Sara Wierbowski (5 Posts)
Georgetown University School of Medicine
Sara Wierbowski is a forth-year medical student at Georgetown University School of Medicine in Washington, D.C. class of 2023. In 2019, she graduated from The University of Scranton with a Bachelor of Science in neuroscience and Bachelor of Arts in philosophy. She is currently a member of the Literature and Medicine Scholarly Track, which allows her to continue to enjoy the humanities while in medical school. After graduating medical school, Sara plans to pursue a psychiatry residency.
I would be lying if I said I remember every single patient that I have seen in the past almost two years of clinical rotations. However, each of my core rotations has become defined by one or two patients that most stood out to me.
During my pediatric rotation, a little girl was brought to the ED the day her family was set to leave for vacation. Her physical exam and imaging confirmed a ruptured appendix that would require surgery and almost a week of IV antibiotics, meaning our patient would miss her family’s forthcoming vacation.
It was the first day of my inpatient internal medicine rotation and I felt as excited as ever to be in the hospital, participating in rounds. “How’s your day going?” I asked automatically in a cheery tone as I entered my first patient’s room.
When my family saw me painstakingly hand-placing individual sprinkles on the apices of buttercream rosettes at age 15, I justified this obsessive behavior by telling them, “I’m just practicing precision for the day when I get to inject into people’s faces.”
My mother likes to tell the story of how, as a small child, I referred to the superficial wounds sustained in my first head-over-handlebars accident as an “abrasion.” I remember staring at my knee, fascinated by my body’s ability to heal itself. The sacred anatomy of wounds, atoms as spacious as galaxies, coalescing and woven with no instruction of my own to renew what had been lost.
During the last week of my clinical rotation in Family Medicine, my attending advised me and the accompanying medical student that going forward, the health providers of the clinic must limit their scope of care for patients who present for annual examinations.
Last year, I walked into a big hospital room towards the tiny NICU bed with a tiny baby in his space helmet. The moment he came out of that helmet, which was pumping in 100% oxygen, he would start deteriorating.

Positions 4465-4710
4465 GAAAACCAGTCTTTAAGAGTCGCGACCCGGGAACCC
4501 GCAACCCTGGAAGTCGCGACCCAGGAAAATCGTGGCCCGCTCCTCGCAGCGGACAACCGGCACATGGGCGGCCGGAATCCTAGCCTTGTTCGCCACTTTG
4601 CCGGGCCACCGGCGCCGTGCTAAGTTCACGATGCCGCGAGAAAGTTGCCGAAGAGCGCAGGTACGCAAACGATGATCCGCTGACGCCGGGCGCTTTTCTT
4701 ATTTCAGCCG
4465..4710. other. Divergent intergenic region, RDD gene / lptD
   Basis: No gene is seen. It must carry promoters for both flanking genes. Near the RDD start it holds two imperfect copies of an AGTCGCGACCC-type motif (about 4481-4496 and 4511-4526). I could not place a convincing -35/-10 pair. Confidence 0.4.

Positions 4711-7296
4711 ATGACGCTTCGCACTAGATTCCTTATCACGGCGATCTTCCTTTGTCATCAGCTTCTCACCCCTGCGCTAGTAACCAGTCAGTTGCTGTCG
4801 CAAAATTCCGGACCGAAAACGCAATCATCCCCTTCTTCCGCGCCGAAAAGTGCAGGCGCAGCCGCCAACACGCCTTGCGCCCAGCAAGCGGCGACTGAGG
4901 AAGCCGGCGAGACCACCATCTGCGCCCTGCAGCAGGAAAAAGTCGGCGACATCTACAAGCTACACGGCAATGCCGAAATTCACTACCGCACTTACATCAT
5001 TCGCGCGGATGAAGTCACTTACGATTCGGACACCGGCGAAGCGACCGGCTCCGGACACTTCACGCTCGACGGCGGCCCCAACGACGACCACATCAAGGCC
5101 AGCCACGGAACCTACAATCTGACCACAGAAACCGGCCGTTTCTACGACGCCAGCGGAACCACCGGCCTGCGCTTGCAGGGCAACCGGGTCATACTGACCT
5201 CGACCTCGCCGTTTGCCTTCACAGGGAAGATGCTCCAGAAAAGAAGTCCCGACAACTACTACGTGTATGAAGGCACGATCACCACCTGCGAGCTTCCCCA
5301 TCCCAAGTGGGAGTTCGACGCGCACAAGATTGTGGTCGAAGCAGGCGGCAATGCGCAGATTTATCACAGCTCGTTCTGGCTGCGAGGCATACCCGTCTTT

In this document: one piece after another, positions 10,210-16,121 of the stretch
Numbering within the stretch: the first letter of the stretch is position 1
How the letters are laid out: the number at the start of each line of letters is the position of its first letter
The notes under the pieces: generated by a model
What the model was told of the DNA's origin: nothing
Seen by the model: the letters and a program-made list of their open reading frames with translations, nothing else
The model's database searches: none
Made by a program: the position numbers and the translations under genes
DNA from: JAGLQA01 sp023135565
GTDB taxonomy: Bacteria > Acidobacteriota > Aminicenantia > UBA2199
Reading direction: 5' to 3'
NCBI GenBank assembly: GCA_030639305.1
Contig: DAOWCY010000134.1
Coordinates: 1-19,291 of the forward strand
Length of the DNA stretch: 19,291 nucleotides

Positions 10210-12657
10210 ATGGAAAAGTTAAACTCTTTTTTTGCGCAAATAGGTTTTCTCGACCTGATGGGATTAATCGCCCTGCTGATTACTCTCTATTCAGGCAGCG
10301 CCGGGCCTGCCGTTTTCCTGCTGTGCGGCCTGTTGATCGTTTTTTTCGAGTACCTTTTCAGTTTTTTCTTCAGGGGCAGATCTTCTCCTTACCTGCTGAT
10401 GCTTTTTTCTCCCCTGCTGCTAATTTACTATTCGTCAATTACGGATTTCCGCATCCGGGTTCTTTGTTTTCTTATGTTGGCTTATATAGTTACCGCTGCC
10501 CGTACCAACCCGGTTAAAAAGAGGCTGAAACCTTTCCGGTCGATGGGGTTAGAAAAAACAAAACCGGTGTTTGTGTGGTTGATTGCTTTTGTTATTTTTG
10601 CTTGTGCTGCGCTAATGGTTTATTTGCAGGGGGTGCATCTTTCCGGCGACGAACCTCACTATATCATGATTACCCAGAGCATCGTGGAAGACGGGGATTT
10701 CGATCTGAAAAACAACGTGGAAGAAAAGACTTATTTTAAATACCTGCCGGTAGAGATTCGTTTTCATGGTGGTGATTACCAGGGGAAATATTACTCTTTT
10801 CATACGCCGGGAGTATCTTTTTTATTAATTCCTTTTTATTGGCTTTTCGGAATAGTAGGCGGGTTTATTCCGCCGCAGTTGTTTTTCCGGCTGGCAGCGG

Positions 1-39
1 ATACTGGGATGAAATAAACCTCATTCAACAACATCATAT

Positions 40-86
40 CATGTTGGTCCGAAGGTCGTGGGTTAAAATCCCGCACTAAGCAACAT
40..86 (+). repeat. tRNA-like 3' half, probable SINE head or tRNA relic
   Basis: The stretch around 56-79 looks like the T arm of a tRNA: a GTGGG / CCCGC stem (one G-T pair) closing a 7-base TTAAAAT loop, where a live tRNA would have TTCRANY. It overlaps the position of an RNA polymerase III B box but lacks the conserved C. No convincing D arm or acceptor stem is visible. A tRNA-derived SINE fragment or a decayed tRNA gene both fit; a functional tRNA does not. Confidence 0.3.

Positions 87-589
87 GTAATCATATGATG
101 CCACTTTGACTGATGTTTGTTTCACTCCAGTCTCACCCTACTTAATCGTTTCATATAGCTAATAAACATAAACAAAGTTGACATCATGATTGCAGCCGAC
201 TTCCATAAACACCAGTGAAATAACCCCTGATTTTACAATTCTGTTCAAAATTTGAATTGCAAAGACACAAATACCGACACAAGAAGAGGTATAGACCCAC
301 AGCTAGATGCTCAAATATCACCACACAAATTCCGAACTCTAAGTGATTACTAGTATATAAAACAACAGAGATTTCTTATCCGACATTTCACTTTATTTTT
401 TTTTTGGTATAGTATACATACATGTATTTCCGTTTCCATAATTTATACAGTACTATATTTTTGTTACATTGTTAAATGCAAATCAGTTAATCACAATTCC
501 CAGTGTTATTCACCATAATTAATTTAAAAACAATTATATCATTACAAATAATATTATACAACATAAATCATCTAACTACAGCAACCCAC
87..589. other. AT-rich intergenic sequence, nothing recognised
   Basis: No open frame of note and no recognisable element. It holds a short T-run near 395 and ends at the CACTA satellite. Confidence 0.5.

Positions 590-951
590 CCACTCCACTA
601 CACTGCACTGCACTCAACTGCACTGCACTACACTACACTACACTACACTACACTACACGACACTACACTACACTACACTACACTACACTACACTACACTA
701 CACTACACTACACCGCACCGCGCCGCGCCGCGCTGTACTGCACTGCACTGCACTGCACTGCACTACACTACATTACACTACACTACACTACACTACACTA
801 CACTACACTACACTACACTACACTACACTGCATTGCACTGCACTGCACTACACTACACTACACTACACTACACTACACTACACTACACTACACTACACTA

It is morning outside, the sun barely kissing the horizon. The curtains have been drawn in an attempt to force any lick of light from the room. But one slim shard cuts through the drapes, illuminating John’s face.
After our first week on clinical rotations, my third-year medical student colleagues laughed about the silly and awkward things that made their first days hard. Someone was shunned for bumping into the sterile field during their first operation. Someone else couldn’t figure out the scrub machines and was stuck mismatching for the day.
It was my third day on my home dermatology elective, and I boldly volunteered to see a patient by myself. As a third-year medical student strongly considering dermatology for my future career, I had studied for weeks for this rotation, hoping to make an impression as a confident, knowledgeable and reliable doctor-in-training. Usually, medical students shadow for two weeks before seeing patients on their own, but I was eager to be more independent. This was my chance to demonstrate everything I was working toward.
Third-year rotations forced me to reckon with my emotional capacity as a human and future physician. With each patient encounter, I had to decide whether my skin was too thick or too thin.
It was a Friday morning at 4:30 a.m. and I was rushing to the hospital for pre-rounds. I was on my neurology rotation, and my pockets were heavy and stuffed with tools. My preceptor had texted me the room numbers of the patients I was to visit that morning. I had three patients to see in the hour before rounds — the first two patients I had been following every day this week and a third patient was a new admit from overnight.
Rachel Shatanof (1 Posts)
Herbert Wertheim College of Medicine
Rachel Shatanof is a fourth year medical student at the Herbert Wertheim College of Medicine in Miami, FL class of 2023. In 2018, she graduated from Dartmouth College with a Bachelor of Arts in biology. She enjoys running, painting, stand-up comedy, and the NYT crossword in her free time. After graduating medical school, Rachel would like to pursue a career in Internal Medicine